But what about my peanut butter balls? Don’t I NEED Rice Krispies for those?

I got you. Below, I’ve described how to puff jasmine rice. I’ve also included a delicious peanut butter ball recipe that doesn’t contain puffed rice. 

How Do I Puff Rice?

Ah. It’s so easy.

First, we need to add some moisture to our rice. That wetness is what causes the rice to puff up! So, soak your rice for ten minutes, rinse it several times, and drain when the water runs clear!

Now, you’re going to ignore everything you know about cooking rice. Fill a saucepan with one ¾ cup of water, bring to a boil, and pour in 1 cup of rice. Lower the temperature. We want it on a medium-low for 30 minutes. We’re overcooking our rice here. I like to sweeten it at this stage, so toss in some white or brown sugar and a pinch of salt. Turn off the heat once our rice has absorbed all the water and is adequately overcooked.

Next, we need to dry our rice. Spread it onto a sheet of parchment and let it dry for the whole day, or you can bake it in the oven for 5 hours at 50 degrees. 

Finally, it’s time to cook our dried rice. Spread your grains out on a baking sheet with oil and cook for 2 hours at 250 degrees celsius. This makes nice puffy rice that you jam into your peanut butter balls. You can also fry these baked rice puffs for an extra crunchy bite!

A Peanut Butter Balls SANS Rice Krispies

*Makes 36 peanut butter balls

Ingredients

  • 1 ½ cup of creamy peanut butter
  • 1 cup of salted butter, softened to room temperature
  • 2 tsp vanilla
  • ½ tsp salt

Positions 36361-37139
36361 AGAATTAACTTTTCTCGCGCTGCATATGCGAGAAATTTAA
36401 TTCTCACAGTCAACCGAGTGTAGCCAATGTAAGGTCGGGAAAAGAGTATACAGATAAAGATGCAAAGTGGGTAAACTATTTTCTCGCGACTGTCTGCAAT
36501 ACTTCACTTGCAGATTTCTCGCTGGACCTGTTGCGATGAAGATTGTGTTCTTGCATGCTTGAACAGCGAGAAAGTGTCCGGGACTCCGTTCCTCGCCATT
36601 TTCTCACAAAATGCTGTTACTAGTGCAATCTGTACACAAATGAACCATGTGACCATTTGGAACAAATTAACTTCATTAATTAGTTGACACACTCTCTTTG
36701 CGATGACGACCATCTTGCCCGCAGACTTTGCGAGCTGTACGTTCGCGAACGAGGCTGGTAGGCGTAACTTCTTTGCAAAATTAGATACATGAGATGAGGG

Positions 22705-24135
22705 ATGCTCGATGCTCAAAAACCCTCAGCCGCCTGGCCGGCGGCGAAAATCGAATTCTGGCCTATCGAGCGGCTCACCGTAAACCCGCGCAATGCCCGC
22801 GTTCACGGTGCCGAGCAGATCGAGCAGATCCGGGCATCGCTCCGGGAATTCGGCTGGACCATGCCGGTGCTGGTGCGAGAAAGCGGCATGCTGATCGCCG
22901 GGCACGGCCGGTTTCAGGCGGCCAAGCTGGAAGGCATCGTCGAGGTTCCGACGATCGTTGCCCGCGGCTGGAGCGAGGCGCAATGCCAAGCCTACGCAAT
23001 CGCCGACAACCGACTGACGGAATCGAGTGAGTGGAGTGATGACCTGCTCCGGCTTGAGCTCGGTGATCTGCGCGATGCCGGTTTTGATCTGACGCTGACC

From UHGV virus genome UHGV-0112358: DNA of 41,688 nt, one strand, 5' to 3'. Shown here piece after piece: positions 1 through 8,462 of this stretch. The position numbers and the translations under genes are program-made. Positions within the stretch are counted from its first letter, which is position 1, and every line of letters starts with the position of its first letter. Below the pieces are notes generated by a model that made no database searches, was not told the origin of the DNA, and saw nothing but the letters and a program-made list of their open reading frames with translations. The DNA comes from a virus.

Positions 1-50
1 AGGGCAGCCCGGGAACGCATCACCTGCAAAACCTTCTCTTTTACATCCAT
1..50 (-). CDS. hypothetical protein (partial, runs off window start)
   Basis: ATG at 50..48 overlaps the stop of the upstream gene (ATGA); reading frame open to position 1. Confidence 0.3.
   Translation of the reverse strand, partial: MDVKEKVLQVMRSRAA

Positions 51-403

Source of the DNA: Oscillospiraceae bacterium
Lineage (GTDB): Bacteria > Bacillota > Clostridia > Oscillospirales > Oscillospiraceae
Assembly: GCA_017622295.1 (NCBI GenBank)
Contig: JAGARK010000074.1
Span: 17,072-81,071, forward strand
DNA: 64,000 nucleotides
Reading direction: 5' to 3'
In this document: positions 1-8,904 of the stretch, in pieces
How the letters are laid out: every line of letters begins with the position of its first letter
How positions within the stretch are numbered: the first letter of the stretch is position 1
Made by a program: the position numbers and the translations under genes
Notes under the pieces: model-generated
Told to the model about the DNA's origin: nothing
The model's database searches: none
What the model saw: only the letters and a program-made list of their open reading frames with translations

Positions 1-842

• 6 cups of powdered sugar
  • 1 ½ half bags of chocolate chips (use the good stuff!)
  • 1 tablespoon coconut oil
  • 1 tsp good sea salt (to garnish)

In the bowl of an electric stand mixer, combine the softened peanut butter, salted butter, vanilla, salt, and half of the powdered sugar. You can also do this by hand with a wooden spoon and gloved hands.

Blend on low speed until the mixture begins to come together. Stop the mixer, scrape down the sides of the bowl, and add the remaining powdered sugar. Mix until thoroughly combined. The mixture will be thick but not dry. I use a small ice cream scoop to make nice tight balls, placing them on a parchment-lined baking sheet. Now, refrigerate for at least two hours, or preferably overnight. Time for the fun part. Using a bain-marie, melt your chocolate chips and coconut oil. Once everything is melty and delicious, begin dipping each ball and return to your parchment-lined baking sheet. I like to jazz these up with some flaky sea salt or a drizzle of salted caramel, but you can keep it classic too. Once everything is dipped, place it in the fridge or freezer. These should keep for two weeks.

Enjoy!

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Andie Bulman is a chef, librarian, gardening enthusiast, comedian, podcaster, and writer who cares about food, equal and fair access to information, sustainability, jokes, and the Oxford comma.